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Maritime Anti-Piracy Act, 2022

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April 08, 2024

Why in news?

Recently the Navy Chief Admiral R. Hari Kumar has said that the new maritime anti-piracy act, 2022 has been a great enabler as the Indian Navy completed 100 days of ‘Operation Sankalp’.

What are the key provisions of the Maritime Anti-Piracy Act, 2022?

Key aspects

About

Applicability

  • It will apply to all parts of the sea adjacent to and beyond the limits of the Exclusive Economic Zone of India.
  • It will be applicable beyond 200 nautical miles from the coastline. 

Definition of piracy

  • Piracy is defined as any illegal act of violence, detention, or destruction committed against a ship, aircraft, person or property, for private purposes, by the crew or passengers of a private ship or aircraft. 
  • Inciting or intentionally facilitating such acts would also qualify as piracy.  It includes any other act that is considered as piratical under international law.
  • Piracy also includes voluntary participation in the operations of a pirate ship or aircraft used for piracy.

Definition of ship

  • The Act defines ship as vessel or water craft, and
  • Seaplanes and other aircraft capable of being used as means of transportation in water.

Personnel authorised for arrest and seizure

  • A warship or military aircraft of the Indian Navy,
  • A ship or aircraft of the India Coast Guard, or
  • Ships or aircraft on government service, and authorised for such purpose.
  • Coastal police stations are now empowered to handle piracy cases.

Offences and penalty

  • Attempt to cause death- Life imprisonment or death.
  • Attempt to commit or aid piracy- up to 10 years of imprisonment, or fine, or both.
  • Participating, organising or directing others to commit piracy- up to 14 years of imprisonment or fine or both.

Extraditable offences

  • The accused can be transferred to any country for prosecution with which India has signed an extradition treaty.
  • India has an agreement with Somalia where Somalian pirates have been extradited since 2017

Jurisdiction of designated court

  • Designated courts- The central government, in consultation with the Chief Justice of the concerned High Court, can notify Sessions Courts as the designated courts under this Act.
  • Port or place of disembarkation within India of the person suspected or accused will be taken into account while deciding jurisdiction of the Court.

Offences covered

  • The designated court will try offences committed by a person in the custody of the Indian Navy or Coast Guard, regardless of nationality.
  • A citizen of India, a resident foreign national in India, or a stateless person.
  • The court may try a person even if they are not physically present in the court.
  • Exemptions- Warships and government owned ships employed for non-commercial purposes are not under jurisdiction of the court.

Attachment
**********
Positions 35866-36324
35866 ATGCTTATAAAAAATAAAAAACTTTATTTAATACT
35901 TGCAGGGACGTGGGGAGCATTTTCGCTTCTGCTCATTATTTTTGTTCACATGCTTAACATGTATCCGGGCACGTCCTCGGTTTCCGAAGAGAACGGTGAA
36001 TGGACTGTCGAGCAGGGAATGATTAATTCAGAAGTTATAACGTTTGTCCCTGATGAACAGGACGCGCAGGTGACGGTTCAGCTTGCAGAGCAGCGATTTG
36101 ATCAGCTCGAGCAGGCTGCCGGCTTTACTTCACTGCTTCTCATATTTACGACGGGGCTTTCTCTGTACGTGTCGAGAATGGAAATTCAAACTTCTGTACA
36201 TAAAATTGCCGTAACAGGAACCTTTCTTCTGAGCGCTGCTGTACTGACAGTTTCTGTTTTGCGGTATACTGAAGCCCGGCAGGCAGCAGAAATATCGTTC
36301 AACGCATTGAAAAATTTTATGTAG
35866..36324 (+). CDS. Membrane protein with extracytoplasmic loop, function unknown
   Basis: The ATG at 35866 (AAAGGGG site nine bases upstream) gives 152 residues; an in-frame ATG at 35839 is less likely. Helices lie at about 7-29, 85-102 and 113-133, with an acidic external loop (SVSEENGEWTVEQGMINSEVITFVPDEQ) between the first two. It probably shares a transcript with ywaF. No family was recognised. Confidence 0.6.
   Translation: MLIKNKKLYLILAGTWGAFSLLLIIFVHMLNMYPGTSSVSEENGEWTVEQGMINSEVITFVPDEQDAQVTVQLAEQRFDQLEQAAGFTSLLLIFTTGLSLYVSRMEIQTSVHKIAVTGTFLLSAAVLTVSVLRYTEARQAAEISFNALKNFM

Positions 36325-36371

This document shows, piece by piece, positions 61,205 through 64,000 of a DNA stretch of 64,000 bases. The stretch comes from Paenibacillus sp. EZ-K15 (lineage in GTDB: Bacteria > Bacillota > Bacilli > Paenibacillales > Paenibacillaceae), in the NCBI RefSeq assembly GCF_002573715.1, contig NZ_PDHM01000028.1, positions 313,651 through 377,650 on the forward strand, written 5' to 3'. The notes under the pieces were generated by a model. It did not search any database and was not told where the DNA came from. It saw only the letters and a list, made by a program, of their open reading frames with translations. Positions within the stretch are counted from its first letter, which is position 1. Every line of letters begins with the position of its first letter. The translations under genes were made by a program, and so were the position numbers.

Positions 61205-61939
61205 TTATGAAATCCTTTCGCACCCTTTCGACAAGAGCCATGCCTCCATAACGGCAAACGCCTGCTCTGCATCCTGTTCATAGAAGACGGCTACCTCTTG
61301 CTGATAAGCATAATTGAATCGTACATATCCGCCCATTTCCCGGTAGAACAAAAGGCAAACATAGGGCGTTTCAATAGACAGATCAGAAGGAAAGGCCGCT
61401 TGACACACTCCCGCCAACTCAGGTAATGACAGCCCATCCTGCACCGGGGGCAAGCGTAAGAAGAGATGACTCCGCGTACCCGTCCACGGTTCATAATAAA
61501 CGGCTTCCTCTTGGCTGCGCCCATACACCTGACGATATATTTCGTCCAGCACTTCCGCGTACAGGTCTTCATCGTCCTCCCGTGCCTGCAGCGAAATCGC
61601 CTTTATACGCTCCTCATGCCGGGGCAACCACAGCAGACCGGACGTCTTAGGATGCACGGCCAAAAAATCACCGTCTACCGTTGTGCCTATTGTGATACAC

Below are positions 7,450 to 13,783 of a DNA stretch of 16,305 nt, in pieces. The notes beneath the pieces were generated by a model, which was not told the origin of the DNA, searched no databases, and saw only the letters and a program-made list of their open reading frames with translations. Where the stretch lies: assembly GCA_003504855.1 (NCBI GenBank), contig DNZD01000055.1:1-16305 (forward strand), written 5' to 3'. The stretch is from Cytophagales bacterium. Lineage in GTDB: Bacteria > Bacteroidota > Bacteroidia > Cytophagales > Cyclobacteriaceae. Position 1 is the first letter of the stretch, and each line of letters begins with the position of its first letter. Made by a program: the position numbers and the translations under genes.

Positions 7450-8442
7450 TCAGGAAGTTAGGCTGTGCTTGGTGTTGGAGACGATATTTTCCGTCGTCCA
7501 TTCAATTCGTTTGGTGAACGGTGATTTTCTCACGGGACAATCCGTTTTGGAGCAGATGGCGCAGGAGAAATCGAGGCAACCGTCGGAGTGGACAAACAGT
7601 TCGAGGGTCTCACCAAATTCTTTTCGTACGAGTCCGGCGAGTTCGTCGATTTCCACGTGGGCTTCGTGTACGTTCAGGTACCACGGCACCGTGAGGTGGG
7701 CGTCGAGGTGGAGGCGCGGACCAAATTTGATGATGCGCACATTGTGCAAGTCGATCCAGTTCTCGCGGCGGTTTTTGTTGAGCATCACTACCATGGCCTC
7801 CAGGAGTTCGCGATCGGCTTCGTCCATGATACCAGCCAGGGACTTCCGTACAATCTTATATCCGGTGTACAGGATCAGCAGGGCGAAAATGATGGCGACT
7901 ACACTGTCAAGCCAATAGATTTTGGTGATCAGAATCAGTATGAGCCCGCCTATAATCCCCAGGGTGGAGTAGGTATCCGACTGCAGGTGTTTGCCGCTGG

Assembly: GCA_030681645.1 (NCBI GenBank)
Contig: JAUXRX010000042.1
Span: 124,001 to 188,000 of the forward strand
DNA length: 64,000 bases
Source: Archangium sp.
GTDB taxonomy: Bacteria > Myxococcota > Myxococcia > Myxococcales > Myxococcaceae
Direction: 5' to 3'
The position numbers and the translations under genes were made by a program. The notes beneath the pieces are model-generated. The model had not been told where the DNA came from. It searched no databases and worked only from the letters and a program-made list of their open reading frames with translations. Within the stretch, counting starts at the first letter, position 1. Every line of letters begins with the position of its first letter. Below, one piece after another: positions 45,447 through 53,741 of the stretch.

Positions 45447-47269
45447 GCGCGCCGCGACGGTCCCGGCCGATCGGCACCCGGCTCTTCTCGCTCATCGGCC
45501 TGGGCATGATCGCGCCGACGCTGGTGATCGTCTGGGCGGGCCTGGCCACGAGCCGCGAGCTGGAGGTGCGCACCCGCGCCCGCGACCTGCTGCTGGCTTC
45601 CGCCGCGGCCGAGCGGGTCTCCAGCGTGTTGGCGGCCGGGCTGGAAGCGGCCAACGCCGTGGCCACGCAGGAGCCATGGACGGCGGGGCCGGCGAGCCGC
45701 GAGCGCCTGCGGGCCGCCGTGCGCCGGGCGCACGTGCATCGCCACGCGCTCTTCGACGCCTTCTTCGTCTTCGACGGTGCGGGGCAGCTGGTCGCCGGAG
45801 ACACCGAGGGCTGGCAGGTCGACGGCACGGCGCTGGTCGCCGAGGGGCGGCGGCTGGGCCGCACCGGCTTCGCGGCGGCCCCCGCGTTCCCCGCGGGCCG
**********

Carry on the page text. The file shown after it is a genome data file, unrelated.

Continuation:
Offences over foreign ship

  • The Court does not have jurisdiction over offences committed on a foreign ship unless an intervention is requested by
    • The country of origin of the ship
    • The ship owner
    • Any other person on the ship

What is the significance of the Act?

It is the first domestic law to empower Indian authorities and courts to deal with piracy and pirate ships on the high seas.

  • Maritime security- The Act ensures maritime security which is the key to safeguarding India’s security and economic well-being.
  • Navigation security- More than 90% of India’s trade takes place by sea routes and over 80% of the country’s hydrocarbon requirements was sea-borne, security of these routes and lanes of communication is critical.
  • Increased authority- Earlier only allocated police station in Mumbai was handling piracy cases, now it empowers all coastal police authorities which has been a great enabler for the security forces particularly for Navy.
  • Align with UNCLOS, 1982- It is an essential step for India to fulfill its international obligations under the United Nations Convention on the Law of the Sea (UNCLOS) and enhance its maritime security which has defined piracy and given a uniform international legal framework for combatting acts of piracy.

India ratified UNCLOS in 1995.

Quick facts

Operation Sankalp

  • Launch year- 2019
  • Origin- It was started as there were explosions in oil tanker ships in the Gulf of Oman amid tensions between Iran and the US.
  • Aim- To ensure safe passage of Indian Flag Vessels transiting through the Strait of Hormuz.
  • Need- Based on the threat assessment in the region, the Indian Navy is conducting maritime security operations in
    • Gulf of Aden and adjoining areas,
    • Arabian Sea and
    • Off the East Coast of Somalia
  • IFC-IOR- Information Fusion Centre- Indian Ocean Region of the Indian Navy at Gurugram has played a transformative role as a principal hub for enabling information exchange in Indian Ocean Region.
  • Significance- It has played a pivotal role as the ‘First Responder’ and ‘Preferred Security Partner’ in the Indian Ocean Region.
  • Role- The naval ships, aircraft and Special Forces have demonstrated an unflinching resolve to ‘secure the seas’ and protect the maritime community from various non-traditional threats present in the region.

 

References

  1. The Hindu- Anti-piracy act has been a great enabler
  2. Indian Navy- Operation Sankalp
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